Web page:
The duo took on Google’s ‘micro moments’ (you can read more on our thoughts on that over here) and discussed how these can be developed and managed by event providers to enhance the end-to-end experience and cultivate relationships.

Rob described how micro moments had come into being with the birth of smartphones and how users’ appetites for data has now evolved and become so highly sophisticated that they’re now not content with just the basic content.

“Consumers want rich consumable content and expect this - they need to be gratified almost instantly on any device.”

- Rob Williams

He focused on how mobile apps are tied to micro moments, bringing content to the forefront of the user's attention - ‘surfacing’ the content that’s of the highest relevance in a format that they can easily consume and then share with their peers in a bid to prolong that micro moment’s cycle.

The duo then went on to explain how data-fueled results are then used to make data-driven decisions by users and that it was at these points (micro moments) that it was important to provide content that would drive brand awareness and loyalty.

“Micro moments turn browsers into buyers and interested users into loyal, passionate and devoted fans and followers.”

- Rob Williams

Jonathan touched on the subject of ‘Nudge Theory’ - the integration of lots of little nudges into your website or application to shape big changes in user behaviour. It’s common sense really, but just like in the physical world, if people don’t receive little cues, they are less likely to know what to do or do it.

Rob then explained a bit about how he’d utilised the concept in his ticketing app and then went on to discuss how Virgin Red’s loyalty app was (in his opinion) an example of a brand really succeeding in implementing the theory through their ‘This or That’ feature - subliminally engaging users in a topic area and then promoting the sale of events or experiences attuned to those areas. Cross-selling at its best!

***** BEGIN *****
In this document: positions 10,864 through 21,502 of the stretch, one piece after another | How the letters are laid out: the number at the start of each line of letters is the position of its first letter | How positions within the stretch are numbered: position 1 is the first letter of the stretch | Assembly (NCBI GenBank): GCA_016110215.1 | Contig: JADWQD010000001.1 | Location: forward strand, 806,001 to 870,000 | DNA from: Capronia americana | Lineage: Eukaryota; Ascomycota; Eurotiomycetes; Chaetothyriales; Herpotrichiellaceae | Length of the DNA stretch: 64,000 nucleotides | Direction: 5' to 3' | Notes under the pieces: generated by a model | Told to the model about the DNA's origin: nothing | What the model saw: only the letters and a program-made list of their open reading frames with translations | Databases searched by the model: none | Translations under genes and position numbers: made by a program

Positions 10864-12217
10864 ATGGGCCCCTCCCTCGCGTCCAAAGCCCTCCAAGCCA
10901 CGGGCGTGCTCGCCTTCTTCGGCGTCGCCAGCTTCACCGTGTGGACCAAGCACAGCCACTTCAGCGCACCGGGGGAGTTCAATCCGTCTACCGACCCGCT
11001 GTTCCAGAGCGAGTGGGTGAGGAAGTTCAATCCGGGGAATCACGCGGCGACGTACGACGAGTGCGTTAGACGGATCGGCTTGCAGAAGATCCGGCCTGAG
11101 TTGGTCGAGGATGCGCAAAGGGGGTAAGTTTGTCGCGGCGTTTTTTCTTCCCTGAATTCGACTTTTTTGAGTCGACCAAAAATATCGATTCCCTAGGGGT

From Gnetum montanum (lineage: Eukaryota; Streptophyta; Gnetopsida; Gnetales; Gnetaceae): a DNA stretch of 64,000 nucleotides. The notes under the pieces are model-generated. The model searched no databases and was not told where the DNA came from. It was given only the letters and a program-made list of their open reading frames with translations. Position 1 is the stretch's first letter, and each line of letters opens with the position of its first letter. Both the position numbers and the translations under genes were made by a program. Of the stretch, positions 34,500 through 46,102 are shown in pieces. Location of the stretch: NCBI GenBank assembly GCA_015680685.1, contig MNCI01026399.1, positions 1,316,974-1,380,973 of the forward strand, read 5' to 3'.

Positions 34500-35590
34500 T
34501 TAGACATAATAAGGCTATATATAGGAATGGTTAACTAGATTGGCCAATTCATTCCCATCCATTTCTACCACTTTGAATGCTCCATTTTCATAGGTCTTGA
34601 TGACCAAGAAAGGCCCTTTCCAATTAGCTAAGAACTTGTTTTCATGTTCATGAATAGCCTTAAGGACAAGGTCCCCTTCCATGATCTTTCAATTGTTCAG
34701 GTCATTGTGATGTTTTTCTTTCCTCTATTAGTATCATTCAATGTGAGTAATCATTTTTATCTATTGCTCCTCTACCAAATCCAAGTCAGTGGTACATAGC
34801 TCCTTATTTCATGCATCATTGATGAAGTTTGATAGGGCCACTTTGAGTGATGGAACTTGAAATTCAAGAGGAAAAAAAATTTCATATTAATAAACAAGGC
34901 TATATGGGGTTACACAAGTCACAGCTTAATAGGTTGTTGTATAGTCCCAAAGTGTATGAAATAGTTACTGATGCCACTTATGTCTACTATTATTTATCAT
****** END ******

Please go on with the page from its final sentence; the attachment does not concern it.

If you frequent our blogs or have attended any of our recent talks, you’ll likely have heard us discuss micro moments and how they vary but remain prevalent across industries. What the speakers reinforced at this conference is that this theory is bearing fruit for organisations adapting their strategies to fit. In essence, by joining up everything from web development requirements to sales strategies to content marketing, with a focus on micro moments, you consider how to best serve a user within their context, thus increasing the likelihood of conversion and loyalty.

Selling the last 2%

What do you do when you’re left with the seats that no one wants?

Angela Gahan of Antix Management, a Sydney based consultancy, set out to answer this age-old problem at the highest populated session of the day.

With experience advising clients on sales strategy, inventory management, internal budgets and revenue forecasting, Angela lent her expertise to the crowd using case study projects she’d been involved in across the Australian market.

Having high-profile shows such as The Lion King, Mary Poppins and Les Miserables under her belt, the session focused on incentivising and training sales staff on how to promote the final and single seats available across performances.

"The most valuable thing was making sellers aware that there were still seats to be sold!"

- Angela Gahan